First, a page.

‘Dangerous and inconsistent’ for UK to be tied to EU finance rules – Governor

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The UK should not be forced to follow EU banking regulations and must be allowed to set its own independent rules, the Governor of the Bank of England has said.

Andrew Bailey, delivering his annual Mansion House speech to the City of London, said it would be “unrealistic, dangerous and inconsistent with practice” warning the UK is unlikely to agree to EU demands that rules are followed for several years.

The UK and EU regulators are planning to sign an agreement by the end of March laying out the City’s future relationship with Europe following Brexit.

But Mr Bailey said in the speech delivered virtually: “The EU has argued it must better understand how the UK intends to amend or alter the rules going forwards.

“This is a standard that the EU holds no other country to and would, I suspect, not agree to be held to itself. It is hard to see beyond one of two ways of interpreting this statement, neither of which stands up to much scrutiny.”

He added: “It is not acceptable when UK rules govern a system 10 times the size of the UK GDP (gross domestic product) and is not the test up to now to assess equivalence.”

The Governor put forward two rule changes the UK plans to make, including tweaks to current EU rules on how small banks calculate assets and on insurance.

However, Mr Bailey warned that moving to a low regulation environment for the City would be unsuitable and not in the UK’s interests.

Some politicians and business leaders have called for the capital to become “Singapore-on-Thames”, with low regulations to attract more business and increase competition.

But Mr Bailey said: “Let me be clear, none of this means that the UK should or will create a low-regulation, high-risk, anything goes financial centre and system.

“We have an overwhelming body of evidence that such an approach is not in our own interests, let alone anyone else’s.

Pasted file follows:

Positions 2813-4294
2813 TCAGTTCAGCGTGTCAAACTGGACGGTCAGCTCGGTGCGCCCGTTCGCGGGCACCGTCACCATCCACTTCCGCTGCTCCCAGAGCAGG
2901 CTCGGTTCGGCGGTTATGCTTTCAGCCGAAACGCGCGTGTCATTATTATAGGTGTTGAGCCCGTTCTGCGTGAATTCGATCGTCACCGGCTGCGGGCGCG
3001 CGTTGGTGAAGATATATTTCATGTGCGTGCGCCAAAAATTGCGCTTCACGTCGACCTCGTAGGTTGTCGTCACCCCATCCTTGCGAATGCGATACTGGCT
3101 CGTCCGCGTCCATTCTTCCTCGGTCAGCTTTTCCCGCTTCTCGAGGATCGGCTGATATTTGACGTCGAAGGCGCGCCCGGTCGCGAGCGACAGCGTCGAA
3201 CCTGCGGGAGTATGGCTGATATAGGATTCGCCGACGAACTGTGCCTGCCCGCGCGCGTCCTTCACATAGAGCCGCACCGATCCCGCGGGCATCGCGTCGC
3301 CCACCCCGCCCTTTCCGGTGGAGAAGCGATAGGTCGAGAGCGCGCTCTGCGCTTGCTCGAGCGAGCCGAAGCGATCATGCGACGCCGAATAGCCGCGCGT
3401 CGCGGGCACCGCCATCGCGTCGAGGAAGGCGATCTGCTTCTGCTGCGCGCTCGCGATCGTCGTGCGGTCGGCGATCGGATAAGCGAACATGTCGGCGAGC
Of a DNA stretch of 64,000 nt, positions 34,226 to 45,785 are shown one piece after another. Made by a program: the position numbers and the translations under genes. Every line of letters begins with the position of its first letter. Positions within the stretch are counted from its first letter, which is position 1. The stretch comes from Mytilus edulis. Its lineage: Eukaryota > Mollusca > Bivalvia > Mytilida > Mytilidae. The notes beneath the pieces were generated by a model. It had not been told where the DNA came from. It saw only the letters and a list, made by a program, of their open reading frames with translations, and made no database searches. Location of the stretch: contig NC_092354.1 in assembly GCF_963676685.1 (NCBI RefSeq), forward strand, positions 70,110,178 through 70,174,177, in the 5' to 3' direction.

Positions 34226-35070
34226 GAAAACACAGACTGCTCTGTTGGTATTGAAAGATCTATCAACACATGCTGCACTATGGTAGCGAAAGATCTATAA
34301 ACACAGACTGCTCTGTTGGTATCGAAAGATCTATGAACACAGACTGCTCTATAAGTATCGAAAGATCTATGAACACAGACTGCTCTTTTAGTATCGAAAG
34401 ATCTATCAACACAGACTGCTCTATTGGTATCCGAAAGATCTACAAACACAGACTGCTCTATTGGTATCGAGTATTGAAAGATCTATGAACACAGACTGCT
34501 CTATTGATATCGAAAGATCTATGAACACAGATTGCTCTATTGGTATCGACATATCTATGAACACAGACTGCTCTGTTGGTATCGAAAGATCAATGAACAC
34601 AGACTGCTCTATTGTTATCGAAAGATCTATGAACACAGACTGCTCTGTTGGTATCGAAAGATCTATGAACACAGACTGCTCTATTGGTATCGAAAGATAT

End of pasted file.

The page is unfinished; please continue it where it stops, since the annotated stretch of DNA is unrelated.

“That said, I believe we have a very bright future competing in global financial markets underpinned by strong and effective common global regulatory standards.”

UK and EU counterparts are negotiating the terms of a memorandum of understanding over access for City institutions to European financial markets.

Regulators intend to sign a deal by March but the EU has suggested the UK must follow rules for a number of years without diverging.

Mr Bailey pointed out in his speech that it was up to regulators to determine which rules can be considered equivalent – as happens in other countries – rather than just following rules to the letter.

Asked whether the UK risks being cut off from the EU financial system, he said: “I think that would be a mistake. It raises the cost of finance for everybody including the citizens of the EU. It will raise the cost of doing business in the EU, so I think it’s a mistake.

“I can’t predict what will actually happen exactly because it’s not within our control, but I think we have to state the argument for why it’s important to have global standards, global markets and safe openness. And if we all sign up to that, there isn’t a need to go in that direction.”

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